Every once in a while, I run across a bit of text that captures a thought in an inspiring way. This quote is from The Power of Myth by Joseph Campbell with Bill Moyers. It is from a letter to Washington, DC from Chief Seattle responding to the government's request to buy their land. I had to stop and read it twice, finally writing it down.
I hope it gives you a sense of awe as well.
“The President in Washington sends word that he wishes to buy our land. But how can you buy or sell the sky? The land? The idea is strange to us. If we do not own the freshness of the air and the sparkle of the water, how can you buy them?
Every part of this earth is sacred to my people. Every shining pine needle, every Sandy shore, every mist in the dark woods, every meadow, every humming insect. All are holy in the memory and experience of my people.
We know the sap which courses through the trees as we know the blood that courses through our veins. We are part of the earth and it is part of us. The perfumed flowers are our sisters. The bear, the deer, the great Eagle, these are our brothers. The Rocky crest, the juices in the meadow, the body heat of the pony, and man, all belong to the same family.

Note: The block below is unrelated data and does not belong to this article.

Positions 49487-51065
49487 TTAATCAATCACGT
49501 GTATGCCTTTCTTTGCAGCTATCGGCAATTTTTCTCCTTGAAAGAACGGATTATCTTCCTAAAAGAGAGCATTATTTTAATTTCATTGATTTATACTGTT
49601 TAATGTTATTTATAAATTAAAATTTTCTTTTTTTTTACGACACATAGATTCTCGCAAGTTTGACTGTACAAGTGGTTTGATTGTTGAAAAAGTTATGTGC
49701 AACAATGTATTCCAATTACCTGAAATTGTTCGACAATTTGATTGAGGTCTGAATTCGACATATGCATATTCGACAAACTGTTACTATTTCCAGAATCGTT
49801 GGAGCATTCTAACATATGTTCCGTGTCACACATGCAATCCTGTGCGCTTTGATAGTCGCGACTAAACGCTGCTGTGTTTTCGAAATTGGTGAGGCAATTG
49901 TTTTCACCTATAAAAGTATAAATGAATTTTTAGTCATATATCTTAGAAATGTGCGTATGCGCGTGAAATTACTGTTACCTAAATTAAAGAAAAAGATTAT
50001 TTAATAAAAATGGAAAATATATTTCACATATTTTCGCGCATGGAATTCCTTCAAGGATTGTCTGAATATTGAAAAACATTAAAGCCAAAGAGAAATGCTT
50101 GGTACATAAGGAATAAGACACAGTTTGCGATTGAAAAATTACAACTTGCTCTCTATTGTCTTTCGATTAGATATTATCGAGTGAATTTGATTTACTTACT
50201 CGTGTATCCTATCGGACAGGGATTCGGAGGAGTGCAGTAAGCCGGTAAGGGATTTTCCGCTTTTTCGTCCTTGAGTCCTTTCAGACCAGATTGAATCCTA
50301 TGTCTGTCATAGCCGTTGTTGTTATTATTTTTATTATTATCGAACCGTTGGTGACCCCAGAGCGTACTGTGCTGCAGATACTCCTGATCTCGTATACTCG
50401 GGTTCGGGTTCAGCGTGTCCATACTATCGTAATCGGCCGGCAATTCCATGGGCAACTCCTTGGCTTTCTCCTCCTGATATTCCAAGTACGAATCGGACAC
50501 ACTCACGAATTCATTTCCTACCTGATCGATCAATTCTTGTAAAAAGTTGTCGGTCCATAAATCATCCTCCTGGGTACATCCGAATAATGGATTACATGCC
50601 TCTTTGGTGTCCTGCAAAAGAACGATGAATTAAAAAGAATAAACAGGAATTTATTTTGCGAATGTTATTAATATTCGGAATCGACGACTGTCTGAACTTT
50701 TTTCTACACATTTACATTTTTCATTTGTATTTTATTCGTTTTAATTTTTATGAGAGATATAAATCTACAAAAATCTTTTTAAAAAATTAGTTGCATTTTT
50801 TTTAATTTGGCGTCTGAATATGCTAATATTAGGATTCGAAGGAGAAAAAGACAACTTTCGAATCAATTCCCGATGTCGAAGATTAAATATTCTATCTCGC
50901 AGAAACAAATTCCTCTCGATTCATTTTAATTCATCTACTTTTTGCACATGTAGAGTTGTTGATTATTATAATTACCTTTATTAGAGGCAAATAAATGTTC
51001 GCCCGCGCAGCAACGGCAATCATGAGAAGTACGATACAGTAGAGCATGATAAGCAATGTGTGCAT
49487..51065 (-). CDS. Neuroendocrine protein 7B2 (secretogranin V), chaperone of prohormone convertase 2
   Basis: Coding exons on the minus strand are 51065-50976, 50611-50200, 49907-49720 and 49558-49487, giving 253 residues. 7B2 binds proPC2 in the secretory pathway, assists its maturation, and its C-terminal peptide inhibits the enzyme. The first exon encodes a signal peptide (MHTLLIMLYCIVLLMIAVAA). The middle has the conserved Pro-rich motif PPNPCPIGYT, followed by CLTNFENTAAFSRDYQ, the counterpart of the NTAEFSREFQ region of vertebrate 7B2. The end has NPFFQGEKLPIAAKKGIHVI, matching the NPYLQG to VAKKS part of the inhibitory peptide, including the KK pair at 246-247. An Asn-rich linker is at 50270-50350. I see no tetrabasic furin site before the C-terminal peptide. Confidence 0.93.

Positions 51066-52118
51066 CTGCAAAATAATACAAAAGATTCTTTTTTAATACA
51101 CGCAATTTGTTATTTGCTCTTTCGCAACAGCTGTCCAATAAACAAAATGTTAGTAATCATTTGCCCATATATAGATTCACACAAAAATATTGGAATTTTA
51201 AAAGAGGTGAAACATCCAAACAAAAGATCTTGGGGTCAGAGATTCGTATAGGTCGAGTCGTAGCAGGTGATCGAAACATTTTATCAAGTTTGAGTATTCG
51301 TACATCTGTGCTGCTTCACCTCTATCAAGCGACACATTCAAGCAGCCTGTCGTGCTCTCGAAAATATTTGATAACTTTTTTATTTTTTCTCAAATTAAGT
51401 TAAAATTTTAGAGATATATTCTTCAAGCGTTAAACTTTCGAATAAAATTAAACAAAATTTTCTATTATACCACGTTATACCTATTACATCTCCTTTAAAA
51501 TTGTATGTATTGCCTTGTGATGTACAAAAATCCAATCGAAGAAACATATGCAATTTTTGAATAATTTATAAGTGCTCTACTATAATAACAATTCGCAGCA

The shining water that flows in the streams in the rivers is not just water, but the blood of our ancestors. If we sell you our land, you must remember that it is sacred.
The rivers are our brothers. They quench our thirst. They carry our canoes hand feed our children. So you must give to the rivers the kindness you would give any brother.
. . . One thing we know: our God is also your god. The earth is precious to him and to harm the earth is to heap contempt on its creator.
Preserve the land for all children and love it, as God loves us all."
Letter to Washington, DC from Chief Seattle, 1852
I'm in the middle of reading a very good novel, "A Conspiracy of Paper" by David Liss. This engaging story is set in England in the 1700's and I'm enjoying the language and word choice that add to the authenticity of the historical setting.
For instance, he referred to a minor character as a sycophant. That's not a word I've heard often, but it describes a person who uses flattery to win favor from individuals wielding influence. This type of character is not unique to the 1700's -- they are still around. In fact, Sophia is tries to work with a sycophant in Book 3, but more about that later.
For more definitions of sycophant, click this link to the Free Dictionary
Insights on writing, characters, humor and other tidbits from the author of the "Scoops and Schemes" series of novels.
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